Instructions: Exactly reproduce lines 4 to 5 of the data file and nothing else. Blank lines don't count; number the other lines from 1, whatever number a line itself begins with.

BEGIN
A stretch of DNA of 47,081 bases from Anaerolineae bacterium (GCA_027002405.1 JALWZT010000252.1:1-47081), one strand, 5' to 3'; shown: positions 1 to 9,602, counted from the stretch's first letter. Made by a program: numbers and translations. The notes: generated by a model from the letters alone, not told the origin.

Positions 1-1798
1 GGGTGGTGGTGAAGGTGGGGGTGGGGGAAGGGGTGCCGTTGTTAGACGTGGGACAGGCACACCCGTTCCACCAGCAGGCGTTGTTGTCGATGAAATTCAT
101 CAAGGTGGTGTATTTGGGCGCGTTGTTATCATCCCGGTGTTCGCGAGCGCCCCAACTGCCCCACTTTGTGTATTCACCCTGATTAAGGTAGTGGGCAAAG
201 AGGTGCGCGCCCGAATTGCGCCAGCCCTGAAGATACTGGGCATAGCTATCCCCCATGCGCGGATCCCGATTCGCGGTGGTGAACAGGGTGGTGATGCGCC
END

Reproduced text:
101 CAAGGTGGTGTATTTGGGCGCGTTGTTATCATCCCGGTGTTCGCGAGCGCCCCAACTGCCCCACTTTGTGTATTCACCCTGATTAAGGTAGTGGGCAAAG
201 AGGTGCGCGCCCGAATTGCGCCAGCCCTGAAGATACTGGGCATAGCTATCCCCCATGCGCGGATCCCGATTCGCGGTGGTGAACAGGGTGGTGATGCGCC